FIRST THINGS FIRST
© Rev. Dr. Gary Blaine
University Congregational Church
September 9, 2007
Reading: Matthew 5: 25-33 (NRSV)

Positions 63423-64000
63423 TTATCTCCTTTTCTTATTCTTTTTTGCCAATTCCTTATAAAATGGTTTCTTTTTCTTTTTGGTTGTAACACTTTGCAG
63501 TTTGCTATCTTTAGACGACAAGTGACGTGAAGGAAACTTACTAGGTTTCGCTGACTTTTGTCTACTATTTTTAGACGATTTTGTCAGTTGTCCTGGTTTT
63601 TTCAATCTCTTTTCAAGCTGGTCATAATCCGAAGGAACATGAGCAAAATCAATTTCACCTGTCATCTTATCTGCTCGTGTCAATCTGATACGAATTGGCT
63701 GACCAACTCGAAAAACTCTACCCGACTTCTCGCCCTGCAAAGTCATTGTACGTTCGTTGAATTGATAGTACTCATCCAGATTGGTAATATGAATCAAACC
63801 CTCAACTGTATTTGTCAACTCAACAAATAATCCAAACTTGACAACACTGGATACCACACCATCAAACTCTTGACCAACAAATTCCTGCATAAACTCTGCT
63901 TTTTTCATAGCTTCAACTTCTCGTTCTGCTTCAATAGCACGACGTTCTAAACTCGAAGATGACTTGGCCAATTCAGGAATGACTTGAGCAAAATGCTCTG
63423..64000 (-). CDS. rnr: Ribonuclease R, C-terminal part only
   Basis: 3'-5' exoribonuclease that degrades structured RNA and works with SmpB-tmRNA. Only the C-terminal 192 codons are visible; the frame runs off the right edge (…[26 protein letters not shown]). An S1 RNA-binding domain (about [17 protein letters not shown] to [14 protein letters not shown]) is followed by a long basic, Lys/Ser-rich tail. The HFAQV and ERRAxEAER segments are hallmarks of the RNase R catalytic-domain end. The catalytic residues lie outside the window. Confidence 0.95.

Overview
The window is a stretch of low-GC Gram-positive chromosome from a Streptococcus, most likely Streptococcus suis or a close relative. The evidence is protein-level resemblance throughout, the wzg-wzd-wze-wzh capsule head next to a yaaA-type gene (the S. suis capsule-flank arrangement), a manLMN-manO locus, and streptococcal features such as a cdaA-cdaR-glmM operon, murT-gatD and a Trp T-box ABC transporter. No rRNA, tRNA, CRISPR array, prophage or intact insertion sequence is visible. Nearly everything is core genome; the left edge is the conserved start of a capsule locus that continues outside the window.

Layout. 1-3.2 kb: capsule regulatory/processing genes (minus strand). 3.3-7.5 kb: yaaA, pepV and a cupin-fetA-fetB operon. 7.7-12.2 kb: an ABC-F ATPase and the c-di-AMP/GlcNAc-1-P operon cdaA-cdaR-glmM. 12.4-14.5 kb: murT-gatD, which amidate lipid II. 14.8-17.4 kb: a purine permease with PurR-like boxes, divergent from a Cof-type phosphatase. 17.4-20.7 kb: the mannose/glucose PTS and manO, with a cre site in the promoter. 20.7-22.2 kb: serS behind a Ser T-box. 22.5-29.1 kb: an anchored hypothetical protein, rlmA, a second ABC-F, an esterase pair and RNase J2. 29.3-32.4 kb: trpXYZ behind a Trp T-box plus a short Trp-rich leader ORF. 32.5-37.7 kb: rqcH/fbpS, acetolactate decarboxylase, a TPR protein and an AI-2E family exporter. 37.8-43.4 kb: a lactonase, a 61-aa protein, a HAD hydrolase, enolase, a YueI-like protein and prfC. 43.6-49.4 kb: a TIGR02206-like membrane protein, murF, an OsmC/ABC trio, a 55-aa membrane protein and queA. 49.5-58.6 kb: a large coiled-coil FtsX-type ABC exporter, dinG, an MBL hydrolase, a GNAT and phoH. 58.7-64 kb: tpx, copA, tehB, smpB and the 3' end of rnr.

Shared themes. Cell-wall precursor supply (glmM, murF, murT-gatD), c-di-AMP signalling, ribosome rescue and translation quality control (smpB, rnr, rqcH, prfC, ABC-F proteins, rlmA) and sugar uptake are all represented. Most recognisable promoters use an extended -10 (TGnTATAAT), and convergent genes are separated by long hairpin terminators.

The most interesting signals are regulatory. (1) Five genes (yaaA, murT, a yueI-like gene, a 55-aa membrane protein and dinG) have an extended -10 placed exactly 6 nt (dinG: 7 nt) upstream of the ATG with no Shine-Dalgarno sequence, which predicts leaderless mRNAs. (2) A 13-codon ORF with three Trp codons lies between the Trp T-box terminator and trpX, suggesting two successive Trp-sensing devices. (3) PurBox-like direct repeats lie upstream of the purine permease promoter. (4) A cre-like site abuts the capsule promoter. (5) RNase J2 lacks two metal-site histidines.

“Therefore I tell you, do not worry about your life, what you will eat or what you will drink, or about your body, what you will wear. Is not life more than food, and the body more than clothing? Look at the birds of the air; they neither sow nor reap nor gather into barns, and yet your heavenly Father feeds them. Are you not of more value than they? And can any of you by worrying add a single hour to your span of life? And why do you worry about clothing? Consider the lilies of the field, how they grow; they neither toil nor spin, yet I tell you, even Solomon in all his glory was not clothed like one of these. But if God so clothes the grass of the field, which is alive today and tomorrow is thrown into the oven, will he not much more clothe you – you of little faith? Therefore do not worry, saying, “What will we eat?” Or, “What will we drink?” Or, “What will we wear?” For it is the Gentiles who strive for all these things. But strive for the kingdom of God and his righteousness, and all these things will be given to you as well.”